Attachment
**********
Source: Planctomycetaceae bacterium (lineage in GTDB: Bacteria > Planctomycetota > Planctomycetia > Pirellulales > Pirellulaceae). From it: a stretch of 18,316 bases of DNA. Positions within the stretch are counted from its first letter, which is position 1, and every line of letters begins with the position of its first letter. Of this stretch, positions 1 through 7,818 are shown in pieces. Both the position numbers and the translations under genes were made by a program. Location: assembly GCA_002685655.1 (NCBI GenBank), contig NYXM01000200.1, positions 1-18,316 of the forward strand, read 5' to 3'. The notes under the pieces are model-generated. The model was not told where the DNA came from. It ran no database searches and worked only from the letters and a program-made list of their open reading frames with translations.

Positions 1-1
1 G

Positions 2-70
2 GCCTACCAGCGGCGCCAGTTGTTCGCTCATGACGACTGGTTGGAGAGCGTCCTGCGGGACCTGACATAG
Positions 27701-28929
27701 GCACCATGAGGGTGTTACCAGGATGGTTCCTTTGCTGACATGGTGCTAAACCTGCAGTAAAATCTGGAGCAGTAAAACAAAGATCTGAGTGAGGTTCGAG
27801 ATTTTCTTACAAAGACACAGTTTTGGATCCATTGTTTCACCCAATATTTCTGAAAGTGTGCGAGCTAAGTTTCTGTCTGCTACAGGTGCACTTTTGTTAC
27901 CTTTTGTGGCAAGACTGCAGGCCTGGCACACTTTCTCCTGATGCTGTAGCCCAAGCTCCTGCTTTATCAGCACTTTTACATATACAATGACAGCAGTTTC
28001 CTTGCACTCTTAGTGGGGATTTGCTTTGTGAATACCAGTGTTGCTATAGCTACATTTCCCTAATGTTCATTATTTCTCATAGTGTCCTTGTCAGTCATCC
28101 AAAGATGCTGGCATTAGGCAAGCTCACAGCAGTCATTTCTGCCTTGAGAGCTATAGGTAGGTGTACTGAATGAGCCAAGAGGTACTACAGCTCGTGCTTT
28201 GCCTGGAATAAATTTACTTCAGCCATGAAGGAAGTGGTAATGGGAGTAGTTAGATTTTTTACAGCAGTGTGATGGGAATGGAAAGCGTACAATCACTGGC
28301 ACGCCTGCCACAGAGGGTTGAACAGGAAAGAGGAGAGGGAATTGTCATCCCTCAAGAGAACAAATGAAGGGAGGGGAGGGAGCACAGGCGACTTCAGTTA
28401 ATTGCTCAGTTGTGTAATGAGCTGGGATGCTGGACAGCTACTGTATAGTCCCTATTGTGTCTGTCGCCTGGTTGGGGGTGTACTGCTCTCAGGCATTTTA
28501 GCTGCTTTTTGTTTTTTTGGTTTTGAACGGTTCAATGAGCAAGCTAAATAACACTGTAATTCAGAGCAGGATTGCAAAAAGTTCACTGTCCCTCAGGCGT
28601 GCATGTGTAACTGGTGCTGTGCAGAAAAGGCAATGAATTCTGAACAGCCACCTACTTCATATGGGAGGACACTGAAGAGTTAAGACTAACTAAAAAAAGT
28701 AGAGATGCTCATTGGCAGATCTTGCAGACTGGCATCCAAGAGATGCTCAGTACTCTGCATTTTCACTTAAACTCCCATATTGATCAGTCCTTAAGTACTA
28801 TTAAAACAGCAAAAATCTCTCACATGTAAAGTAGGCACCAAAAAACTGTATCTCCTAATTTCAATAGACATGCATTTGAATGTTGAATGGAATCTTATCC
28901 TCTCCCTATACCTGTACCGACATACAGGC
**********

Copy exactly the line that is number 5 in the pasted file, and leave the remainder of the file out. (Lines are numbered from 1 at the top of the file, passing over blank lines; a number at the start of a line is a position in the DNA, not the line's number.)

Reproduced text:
2 GCCTACCAGCGGCGCCAGTTGTTCGCTCATGACGACTGGTTGGAGAGCGTCCTGCGGGACCTGACATAG